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Detailed Route Instructions

Section E - Lionacleit to Grimsay

Grade

Easy to Moderate

Type

Walk

Description

A day exploring the beaches and croftlands of Benbecula, followed by a climb up Ruabhal - a tiny hill with a huge view.

Walk Waypoints

  1. 1 Turn left at the entrance of the Dark Island Hotel and follow the driveway past the right hand side of the building.
  2. 2 The track continues over a cattle grid towards the obvious large wind turbine.
  3. 3 Just before the turbine an opening in the fence leads to a gap in the dunes. Turn right when you get to the beach.
  4. 4 After about 0.5 mile (1km) the sandy beach ends, so head right onto the grassy dunes and go around the small headland.
  5. 5 Once round the headland drop down onto the beach and thread your way through the mats of kelp seaweed that often cover the shore here. Kelp is still collected to day and used by crofters as fertiliser for growing crops of oats and barley on the machair.
  6. 6 At the next headland the sand disappears and you will need to follow a grassy path for a short way.
  7. 7 Once round the headline drop down again to the shore and follow the lovely sandy beach for 1 mile (2km). If the tide is too high, or if strong winds make a beach walk too exfoliating, make your way instead along the tops of the dunes.
  8. 8 At the north end of the beach head up onto the dunes. Walk along the top of these until the road is reached near a small pier.
  9. 9 Follow the single track north towards Balivanich.
  10. 10 Just before the little settlement of Nunton a path heads left away from the road through the dunes and takes you to the beach at Culla Bay.
  11. 11 Leave the beach at the north end via an obvious track that leads up and right to a small car park. Turn left here along the small road, then after 400m head right down another small lane to the main road.
  12. 12 The Hebridean Way turns right at the main road. However, it is also possible to continue along the route by turning left and heading into Balivanich, the administrative centre of the Uists, which has supermakets, a bank and some nice cafés.
  13. 13 After 300m turn left onto a small road signposted to Sliabh na h-Airde (Muir of Aird).
  14. 14 Carry straight on at a road junction. If you have detoured through Balivanich you can rejoin the Hebridean Way here.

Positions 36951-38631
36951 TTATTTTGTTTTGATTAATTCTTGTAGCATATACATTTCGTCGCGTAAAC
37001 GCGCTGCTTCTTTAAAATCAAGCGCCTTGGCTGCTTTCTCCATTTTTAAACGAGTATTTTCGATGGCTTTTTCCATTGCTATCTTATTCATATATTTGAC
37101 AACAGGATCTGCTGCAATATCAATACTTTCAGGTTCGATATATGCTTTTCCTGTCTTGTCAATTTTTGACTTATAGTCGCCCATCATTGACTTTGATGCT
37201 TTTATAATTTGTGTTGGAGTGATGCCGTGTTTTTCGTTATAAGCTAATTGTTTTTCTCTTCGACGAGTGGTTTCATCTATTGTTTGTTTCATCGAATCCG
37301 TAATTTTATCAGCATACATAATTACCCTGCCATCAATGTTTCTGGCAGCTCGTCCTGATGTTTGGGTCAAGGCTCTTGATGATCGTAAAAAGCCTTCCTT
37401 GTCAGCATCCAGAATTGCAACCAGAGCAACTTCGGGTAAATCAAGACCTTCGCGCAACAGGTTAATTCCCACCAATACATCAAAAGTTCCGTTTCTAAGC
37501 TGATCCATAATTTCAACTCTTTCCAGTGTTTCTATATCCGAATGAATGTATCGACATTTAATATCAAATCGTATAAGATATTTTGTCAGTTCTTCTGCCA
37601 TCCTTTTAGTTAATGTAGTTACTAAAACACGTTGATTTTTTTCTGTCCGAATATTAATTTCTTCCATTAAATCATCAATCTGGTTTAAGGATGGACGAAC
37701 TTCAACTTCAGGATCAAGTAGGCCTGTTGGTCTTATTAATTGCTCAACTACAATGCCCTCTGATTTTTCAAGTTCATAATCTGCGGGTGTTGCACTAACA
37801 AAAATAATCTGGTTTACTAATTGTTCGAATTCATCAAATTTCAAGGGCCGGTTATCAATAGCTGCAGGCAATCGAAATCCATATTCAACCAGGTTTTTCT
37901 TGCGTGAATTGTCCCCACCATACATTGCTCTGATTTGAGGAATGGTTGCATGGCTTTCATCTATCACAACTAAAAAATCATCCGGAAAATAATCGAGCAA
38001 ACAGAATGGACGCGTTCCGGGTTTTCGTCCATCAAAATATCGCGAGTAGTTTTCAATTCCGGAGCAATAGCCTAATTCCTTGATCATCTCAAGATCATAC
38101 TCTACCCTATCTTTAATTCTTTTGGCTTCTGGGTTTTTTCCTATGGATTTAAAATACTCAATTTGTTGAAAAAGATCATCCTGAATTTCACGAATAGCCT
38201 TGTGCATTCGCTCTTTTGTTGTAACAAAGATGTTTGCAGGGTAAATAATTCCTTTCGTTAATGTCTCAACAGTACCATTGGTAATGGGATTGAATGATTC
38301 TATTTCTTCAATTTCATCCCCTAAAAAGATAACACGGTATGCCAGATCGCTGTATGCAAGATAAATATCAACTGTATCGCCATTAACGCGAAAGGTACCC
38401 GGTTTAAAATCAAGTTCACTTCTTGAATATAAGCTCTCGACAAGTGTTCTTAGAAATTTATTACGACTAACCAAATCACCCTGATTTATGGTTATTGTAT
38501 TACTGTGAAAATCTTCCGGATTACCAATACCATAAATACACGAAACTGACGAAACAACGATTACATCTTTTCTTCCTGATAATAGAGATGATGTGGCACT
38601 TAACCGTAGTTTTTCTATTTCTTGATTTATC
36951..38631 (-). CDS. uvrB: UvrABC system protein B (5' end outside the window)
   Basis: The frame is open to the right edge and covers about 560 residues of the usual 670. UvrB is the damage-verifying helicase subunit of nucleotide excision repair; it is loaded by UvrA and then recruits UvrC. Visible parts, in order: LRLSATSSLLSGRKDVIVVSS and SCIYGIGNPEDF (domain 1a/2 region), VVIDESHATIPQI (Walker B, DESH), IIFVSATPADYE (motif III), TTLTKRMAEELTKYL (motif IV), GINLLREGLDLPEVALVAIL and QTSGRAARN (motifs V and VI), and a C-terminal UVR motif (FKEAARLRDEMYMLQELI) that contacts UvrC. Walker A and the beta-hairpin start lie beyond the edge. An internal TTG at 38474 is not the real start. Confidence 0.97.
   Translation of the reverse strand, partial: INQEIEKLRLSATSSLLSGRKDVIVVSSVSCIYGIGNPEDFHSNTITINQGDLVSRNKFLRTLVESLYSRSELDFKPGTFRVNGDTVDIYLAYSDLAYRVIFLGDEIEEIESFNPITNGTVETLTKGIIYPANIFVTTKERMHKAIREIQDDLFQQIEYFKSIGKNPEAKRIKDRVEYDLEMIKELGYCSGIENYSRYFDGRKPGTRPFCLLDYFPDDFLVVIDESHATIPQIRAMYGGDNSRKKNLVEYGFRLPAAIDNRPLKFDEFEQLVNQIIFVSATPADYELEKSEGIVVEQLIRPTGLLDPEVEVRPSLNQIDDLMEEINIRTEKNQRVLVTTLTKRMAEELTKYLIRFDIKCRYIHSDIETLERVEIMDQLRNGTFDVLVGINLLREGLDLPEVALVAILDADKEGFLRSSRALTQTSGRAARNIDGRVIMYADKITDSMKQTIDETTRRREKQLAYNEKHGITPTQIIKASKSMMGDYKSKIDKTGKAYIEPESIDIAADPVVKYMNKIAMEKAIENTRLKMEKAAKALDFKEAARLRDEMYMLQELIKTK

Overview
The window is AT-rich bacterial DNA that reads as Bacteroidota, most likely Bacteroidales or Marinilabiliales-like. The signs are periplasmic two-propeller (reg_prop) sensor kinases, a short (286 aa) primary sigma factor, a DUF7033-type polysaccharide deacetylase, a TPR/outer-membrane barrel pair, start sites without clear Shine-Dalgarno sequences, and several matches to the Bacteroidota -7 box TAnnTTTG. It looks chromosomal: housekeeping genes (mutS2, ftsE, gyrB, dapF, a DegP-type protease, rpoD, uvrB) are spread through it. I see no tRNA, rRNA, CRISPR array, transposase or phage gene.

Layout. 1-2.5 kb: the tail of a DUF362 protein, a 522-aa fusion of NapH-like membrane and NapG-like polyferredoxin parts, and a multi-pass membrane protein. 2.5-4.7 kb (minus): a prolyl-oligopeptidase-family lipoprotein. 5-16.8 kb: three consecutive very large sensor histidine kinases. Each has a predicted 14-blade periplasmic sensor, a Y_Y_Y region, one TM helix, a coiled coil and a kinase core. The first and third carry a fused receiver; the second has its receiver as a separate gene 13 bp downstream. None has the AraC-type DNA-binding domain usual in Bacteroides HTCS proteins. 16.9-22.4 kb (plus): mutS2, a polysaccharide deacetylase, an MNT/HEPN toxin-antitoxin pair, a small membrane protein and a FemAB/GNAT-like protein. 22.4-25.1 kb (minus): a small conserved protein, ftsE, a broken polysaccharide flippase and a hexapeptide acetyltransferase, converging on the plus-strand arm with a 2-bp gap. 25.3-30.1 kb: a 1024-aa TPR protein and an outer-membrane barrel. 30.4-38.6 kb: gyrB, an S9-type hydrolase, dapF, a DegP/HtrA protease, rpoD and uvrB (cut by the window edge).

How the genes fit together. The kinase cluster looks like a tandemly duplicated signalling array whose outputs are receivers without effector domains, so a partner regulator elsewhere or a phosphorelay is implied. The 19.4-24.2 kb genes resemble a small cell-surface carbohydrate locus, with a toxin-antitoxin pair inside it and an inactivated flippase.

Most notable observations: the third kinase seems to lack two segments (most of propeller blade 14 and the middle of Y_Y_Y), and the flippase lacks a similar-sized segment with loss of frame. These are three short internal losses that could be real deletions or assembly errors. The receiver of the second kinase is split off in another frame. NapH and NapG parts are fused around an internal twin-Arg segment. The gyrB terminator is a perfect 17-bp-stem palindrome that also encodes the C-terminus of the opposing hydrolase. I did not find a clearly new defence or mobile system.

15. 15 Carry straight on at the crossroads. This is Market Stance - once a centre for agricultural trading on Benbecula. Today it houses a local authority recycling site.
  16. 16 Follow the road over a cattle grid, where it turns into a good track leading towards the small hill of Ruabhal(Rueval).
  17. 17 Soon you reach an attractive freshwater loch, Loch Bà Una. The small willows by its shore are often covered in bumble bees in early summer. At a tiny quarry turn left off the main track and follow a small path that climbs steadily up the hillside.
  18. 18 For such a small hill (a mere 124m high) the views from Ruabhal are outstanding. The eastern shores of Benbecula are revealed as a spectacular, half drowned landscape with more water than land. To the north and south the two causeways linking Benbecula with North and South Uist can be seen. Until these were built in the mid 20th Century these were fords, only passable at low tide, with treacherous quicksand to catch the unwary traveller. The Gaelic name of Benbecula is Beinn na Faoghla, meaning "Hill of the Fords". You are standing on that hill right now...
  19. 19 The way down off the hill follows pathless terrain to the north. Wooden marker posts show the way. If you get lost, just aim for the gap between the two obvious lochs in front of you.
  20. 20 After 1 mile (2km) of increasingly wet walking over the boggy lower slopes of Ruabhal, the route eventually joins the minor road to Kyles Flodda. Turn left here.
  21. 21 Turn right onto the main road.
  22. 22 Follow the road over the North Ford causeway, grateful that travellers no long have to pick a precarious route through the quicksand. If you are crossing at mid-tide the sea will be racing through this little bridge - the only gap in this part of the causeway.
  23. 23 The road makes the briefest of visit to Grimsay before heading on over another causeway to North Uist. Grimsay is an attractive, rocky little island that has a busy working harbour at Kallin on its sheltered east coast. It is well worth visiting Uist Wool - a spinning mill and wool centre. There are a couple of B&B's in Grimsay with some more accommodation a few miles north in Cairinish, North Uist.

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